3:10 to Yuma (1957) 8/10
Rancher Dan Evans (Van Heflin) is on the edge of losing it all when outlaw Ben Wade (Glenn Ford) is captured. Desperate for money, Dan agrees to help escort Wade to the town of Contention, where he will be put on the 3:10 train to Yuma prison.
So, here's an interesting thing: I saw the remake of this (and reviewed it), then saw the original, then saw the remake again. The 1957 original is considered a classic of the genre, and as my loyal readers know, I loved the remake. So I thought that, instead of a regular review, I would talk about the original in light of the remake.
The original movie does an interesting thing in its casting. Glenn Ford is a perennial good guy, handsome and always cast on the side of right. Van Heflin is generally a good guy as well, but more of a character actor, with a beaten face that can be open and kind, or very dark indeed. The first thought would be that Ford is playing Dan Evans here, but his sweetheart charm is perfect for Ben Wade. In fact, I was surprised to see how much the character was the same in the two films. I don't know if Russell Crowe has seen the original, or if it was all in the script or the short story by Elmore Leonard or what, but the good-natured seductiveness of pure evil is all over both actors, and it works like crazy. The remake didn't do this kind of tricky casting. Either man could have played either character; Christian Bale has already played both villains and heroes, and Crowe's good guys generally have a poison within.
More... Dan Evans is a man looking for redemption. He is a failure, his ranch about to be repossessed. In the original, Dan is ashamed in front of his wife, while his children adore him. In the remake, his marriage is in better shape, if not exactly idyllic—it is his older son who disdains him. And having seen the remake, the gosh-golly adoration of the original's boys is irritating, but it leaves room for a very interesting marriage indeed. Dan and Alice (Leora Dana) are really working out something about respect and family, and, as Dan struggles to better himself in her eyes, ultimately it is Alice who must step up and help them both see it. In the remake, Dan's relationship with his son is parallel to this, but how can I not appreciate a Western that gives a woman the kind of power that Alice Evans has?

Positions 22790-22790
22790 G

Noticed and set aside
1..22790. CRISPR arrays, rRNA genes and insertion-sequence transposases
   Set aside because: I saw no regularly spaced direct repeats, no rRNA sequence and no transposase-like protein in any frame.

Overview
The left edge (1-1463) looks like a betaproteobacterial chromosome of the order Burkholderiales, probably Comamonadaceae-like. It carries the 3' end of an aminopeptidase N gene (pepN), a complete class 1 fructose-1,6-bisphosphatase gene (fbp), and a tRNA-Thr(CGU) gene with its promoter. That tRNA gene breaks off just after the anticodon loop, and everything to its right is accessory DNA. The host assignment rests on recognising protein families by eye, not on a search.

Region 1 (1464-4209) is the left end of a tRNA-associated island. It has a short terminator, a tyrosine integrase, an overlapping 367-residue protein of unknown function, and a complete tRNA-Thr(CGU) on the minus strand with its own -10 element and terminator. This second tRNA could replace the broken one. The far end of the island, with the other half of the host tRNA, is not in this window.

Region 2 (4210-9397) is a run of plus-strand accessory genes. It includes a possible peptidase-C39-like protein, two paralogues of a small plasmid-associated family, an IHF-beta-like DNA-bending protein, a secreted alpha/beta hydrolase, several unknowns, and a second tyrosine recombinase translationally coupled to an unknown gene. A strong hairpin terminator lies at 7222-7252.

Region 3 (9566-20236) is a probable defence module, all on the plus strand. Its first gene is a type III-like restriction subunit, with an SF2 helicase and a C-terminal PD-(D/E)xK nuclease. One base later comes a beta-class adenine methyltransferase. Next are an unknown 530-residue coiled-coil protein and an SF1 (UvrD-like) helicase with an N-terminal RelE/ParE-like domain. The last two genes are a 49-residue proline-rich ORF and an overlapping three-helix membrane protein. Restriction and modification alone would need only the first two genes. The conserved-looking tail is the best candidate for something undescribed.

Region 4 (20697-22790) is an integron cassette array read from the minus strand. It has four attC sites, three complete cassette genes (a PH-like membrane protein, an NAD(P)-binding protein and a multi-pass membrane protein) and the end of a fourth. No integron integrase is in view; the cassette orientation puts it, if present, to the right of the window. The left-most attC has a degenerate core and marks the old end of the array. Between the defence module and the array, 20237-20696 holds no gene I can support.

Both films have intelligent plots, reflecting that the characters are intelligent people. The townfolk know that capturing Ben Wade is as much a problem as a boon, and they must outsmart his gang, and the Wade gang is very smart indeed. This leads to some clever machinations in transporting Wade.
The virtue of the 1957 film is in its tightness and simplicity. By contrast, the 2007 film makes a virtue of its sweep and action. It is an "opened up" film that succeeds in showing the West as a whole, whereas the original is interested in showing the Evans family's little piece of it.
In the end, I like the remake better. A beautiful, modern Western is a thing to behold, and a rarity. In the canon of 1950s Westerns, the original is minor, if excellent. I can only suggest you see both.
Monday, December 01, 2008
3:10 to Yuma (1957) 8/10